Think of life insurance as a tool used to meet your specific goals. Whether it is to cover the cost of your burial, support your dependent spouse, finance your children’s education, or provide liquidity to your estate choosing the right type and amount of life insurance is critical to your plan’s success.

Who Can I Trust With My Trust

Who Can I Trust with my Trust

       Trusts are extremely versatile and efficient estate planning tools which allow for the effective management of assets both during the Settlor’s lifetime and after his death.  In establishing a trust the Settlor (creator of the trust) names a Trustee to manage the assets for the Beneficiaries.  The Settlor can be as specific or as flexible as he desires in directing how and when the assets are to be used.

Choosing the right Trustees can be the difference between the achievement of all of the Settlor’s goals and a catastrophe of financial mismanagement and family discord.  So whom should you choose?  Let’s look at the options.

You – Most people choose to name themselves as the initial trustee of a revocable trust.  This allows them to have complete control over their assets.  You would then name one or more Successor Trustees to take over management of the Trust assets when you become too ill to manage them for yourself or you pass away.

Your Spouse – Married couples will often name each other as Successor Trustees of their individual trusts.  They also frequently name both spouses as Co-Trustees of their individual or joint trusts.  This way, either spouse may manage assets just as they have always done with their joint accounts.  Of course, in the case of separation, divorce or incapacity, the spouse should be removed and replaced.

You and Another Person – Although spouses are the most common co-trustees, you may want to consider naming someone else, as you age or if you have lost your co-trustee spouse.  While having a Successor Trustee serves as a safety net in case you become ill or pass away, having a Co-Trustee is more like having a parachute.  During periods of intermittent illness or times you are traveling, your Co-Trustee can handle things.  If you develop a progressive illness or infirmity, your Co-Trustee can begin by acquainting himself with the assets and viewing transactions and monthly statements.  Then as you are able to do less and less your Co-Trustee can step up and do more and more. This allows you the advantage of seeing a sample of the Co-Trustee’s management style and avoids the potential conflict and distress of a declaration of incompetency.  It also allows the Co-Trustee time to familiarize himself with the assets and their management while you are still available to advise and explain.  This makes it far more likely that your goals and wishes will be achieved, than if the Successor must take over knowing nothing at a time when he may be grieving your illness or death.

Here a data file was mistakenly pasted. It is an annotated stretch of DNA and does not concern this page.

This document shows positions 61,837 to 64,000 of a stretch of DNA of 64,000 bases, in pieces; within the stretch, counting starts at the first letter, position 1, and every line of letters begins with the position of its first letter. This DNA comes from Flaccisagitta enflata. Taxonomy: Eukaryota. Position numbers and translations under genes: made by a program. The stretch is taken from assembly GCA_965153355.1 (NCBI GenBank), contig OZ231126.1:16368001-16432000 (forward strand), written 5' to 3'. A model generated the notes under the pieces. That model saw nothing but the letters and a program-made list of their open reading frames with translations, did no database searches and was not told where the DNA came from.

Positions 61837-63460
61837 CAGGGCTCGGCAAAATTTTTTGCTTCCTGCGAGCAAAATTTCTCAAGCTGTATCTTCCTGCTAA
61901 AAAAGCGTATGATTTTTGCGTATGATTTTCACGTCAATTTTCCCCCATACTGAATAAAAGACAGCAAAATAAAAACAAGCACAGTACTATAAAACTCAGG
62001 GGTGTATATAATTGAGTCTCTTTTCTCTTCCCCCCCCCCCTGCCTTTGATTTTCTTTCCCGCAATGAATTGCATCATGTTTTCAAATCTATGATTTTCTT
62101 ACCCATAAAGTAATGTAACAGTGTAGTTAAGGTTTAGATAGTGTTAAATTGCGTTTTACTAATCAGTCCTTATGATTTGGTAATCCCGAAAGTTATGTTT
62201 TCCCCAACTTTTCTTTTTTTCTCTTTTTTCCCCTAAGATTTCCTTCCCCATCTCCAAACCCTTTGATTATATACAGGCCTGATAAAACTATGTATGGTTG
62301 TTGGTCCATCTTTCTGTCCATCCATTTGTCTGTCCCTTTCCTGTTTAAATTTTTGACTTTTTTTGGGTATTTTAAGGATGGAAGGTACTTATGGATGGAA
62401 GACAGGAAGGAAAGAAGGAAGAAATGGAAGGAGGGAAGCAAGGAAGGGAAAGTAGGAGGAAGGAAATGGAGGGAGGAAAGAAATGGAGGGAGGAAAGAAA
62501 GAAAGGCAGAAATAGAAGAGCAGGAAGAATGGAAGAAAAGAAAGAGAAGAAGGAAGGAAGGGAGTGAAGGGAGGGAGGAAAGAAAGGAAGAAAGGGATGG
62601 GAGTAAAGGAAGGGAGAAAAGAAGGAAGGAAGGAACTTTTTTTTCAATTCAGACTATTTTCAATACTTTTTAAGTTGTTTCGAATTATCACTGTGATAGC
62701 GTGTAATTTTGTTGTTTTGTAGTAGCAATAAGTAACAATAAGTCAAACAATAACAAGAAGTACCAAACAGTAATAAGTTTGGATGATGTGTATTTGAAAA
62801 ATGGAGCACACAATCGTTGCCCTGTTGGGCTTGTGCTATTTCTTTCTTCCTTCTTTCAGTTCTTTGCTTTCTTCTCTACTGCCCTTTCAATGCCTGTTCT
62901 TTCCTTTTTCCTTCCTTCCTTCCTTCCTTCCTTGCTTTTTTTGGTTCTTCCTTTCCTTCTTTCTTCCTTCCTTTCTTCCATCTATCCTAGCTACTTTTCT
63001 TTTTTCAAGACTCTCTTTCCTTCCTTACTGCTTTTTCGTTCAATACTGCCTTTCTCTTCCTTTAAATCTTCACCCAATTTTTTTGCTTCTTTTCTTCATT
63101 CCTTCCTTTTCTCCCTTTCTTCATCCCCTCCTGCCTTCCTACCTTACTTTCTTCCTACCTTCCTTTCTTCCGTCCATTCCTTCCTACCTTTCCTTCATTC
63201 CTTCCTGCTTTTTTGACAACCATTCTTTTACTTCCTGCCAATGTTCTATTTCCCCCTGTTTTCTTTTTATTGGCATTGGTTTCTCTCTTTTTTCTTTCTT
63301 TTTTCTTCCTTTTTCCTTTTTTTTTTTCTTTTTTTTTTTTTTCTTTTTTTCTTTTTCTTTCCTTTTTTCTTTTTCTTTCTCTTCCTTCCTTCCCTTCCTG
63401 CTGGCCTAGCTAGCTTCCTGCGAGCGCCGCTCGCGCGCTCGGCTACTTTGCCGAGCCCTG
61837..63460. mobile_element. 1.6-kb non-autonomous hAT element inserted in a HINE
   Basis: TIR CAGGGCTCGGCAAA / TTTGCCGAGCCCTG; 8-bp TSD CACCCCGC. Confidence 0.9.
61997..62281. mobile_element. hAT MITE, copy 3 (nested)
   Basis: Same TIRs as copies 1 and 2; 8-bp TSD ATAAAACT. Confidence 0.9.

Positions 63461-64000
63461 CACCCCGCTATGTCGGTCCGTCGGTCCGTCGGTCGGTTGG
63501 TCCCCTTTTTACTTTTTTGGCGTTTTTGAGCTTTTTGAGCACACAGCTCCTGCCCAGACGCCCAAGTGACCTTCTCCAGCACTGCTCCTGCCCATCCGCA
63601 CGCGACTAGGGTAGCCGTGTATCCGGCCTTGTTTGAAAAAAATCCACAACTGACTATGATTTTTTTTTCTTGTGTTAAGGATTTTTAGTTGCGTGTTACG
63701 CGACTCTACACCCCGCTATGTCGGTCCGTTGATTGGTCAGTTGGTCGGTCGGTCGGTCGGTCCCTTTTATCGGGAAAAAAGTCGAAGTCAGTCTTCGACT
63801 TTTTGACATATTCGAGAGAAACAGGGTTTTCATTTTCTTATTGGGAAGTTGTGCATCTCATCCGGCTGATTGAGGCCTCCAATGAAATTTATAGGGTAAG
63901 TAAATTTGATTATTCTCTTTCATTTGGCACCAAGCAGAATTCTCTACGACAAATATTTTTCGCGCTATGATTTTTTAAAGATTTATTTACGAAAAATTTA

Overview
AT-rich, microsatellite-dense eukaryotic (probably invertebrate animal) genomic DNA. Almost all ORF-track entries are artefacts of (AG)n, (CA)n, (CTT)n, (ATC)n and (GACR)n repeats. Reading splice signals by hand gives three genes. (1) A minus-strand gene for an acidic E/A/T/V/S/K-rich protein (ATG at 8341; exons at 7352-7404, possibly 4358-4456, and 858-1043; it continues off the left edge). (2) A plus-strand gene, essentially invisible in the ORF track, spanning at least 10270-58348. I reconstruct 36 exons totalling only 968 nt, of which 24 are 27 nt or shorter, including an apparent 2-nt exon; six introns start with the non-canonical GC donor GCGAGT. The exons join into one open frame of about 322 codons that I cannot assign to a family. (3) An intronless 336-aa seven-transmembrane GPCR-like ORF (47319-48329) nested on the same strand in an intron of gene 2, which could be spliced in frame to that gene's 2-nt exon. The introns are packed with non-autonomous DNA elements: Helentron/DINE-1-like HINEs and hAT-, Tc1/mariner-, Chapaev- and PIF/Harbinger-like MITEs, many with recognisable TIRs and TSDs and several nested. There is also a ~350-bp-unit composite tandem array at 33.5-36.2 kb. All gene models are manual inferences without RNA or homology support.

Another Person – In the case of an Irrevocable Trust or if the Settlor doesn’t wish to manage the assets, a friend or family member may be chosen as Trustee.  In choosing a Trustee, look for a person with integrity who manages his own life and assets well; someone with diplomacy, organizational skills and a large dose of common sense.  It’s helpful if your Trustee is geographically available and has plenty of time and energy to commit to the task because, done right, managing a trust is a lot of work.

            Think twice before naming two or more people, other than yourself, to serve as Co-Trustees.  When you name two, you either tie their hands together by making them work in concert or give them separate, but equal powers in which case the right hand may not know what the left hand is doing.

Also consider your own family dynamics in deciding whom you will name as Trustee and what you are expecting that person to do.  For example, your daughter may be the right person to choose to manage assets for you if you become ill, but it may be too much to expect her to manage funds for her seriously disabled nephew for the rest of his life.

Your Agent Under Power of Attorney – In a complete estate plan involving a trust you will name an agent under a Durable Power of Attorney (POA) for Finances to handle assets that cannot go into the trust such as IRA’s, 401K’s and certain annuities.  Many people name the same person who they chose as Successor Trustee.  The POA Agent, can also manage trust assets in the Settlor’s place so long as there are provisions both in the POA and in the Trust allowing him to do so.

A Professional Trustee – Bankers, Attorneys, and Accountants may make it part of their business to act as a Trustee.  Their experience can be beneficial when the terms of the trust are complicated or the investments are complex.  Their expertise is helpful in analyzing tax issues, brokerage statements and choosing appropriate investments.  Choosing a professional trustee can avoid family jealousies and emotionally charged issues.  Although their fees may be more than a friend or family member would charge, it may be worthwhile in certain situations.

In the end it is your plan, your trust and your choice.  Who would be the best Trustee to accomplish your goals?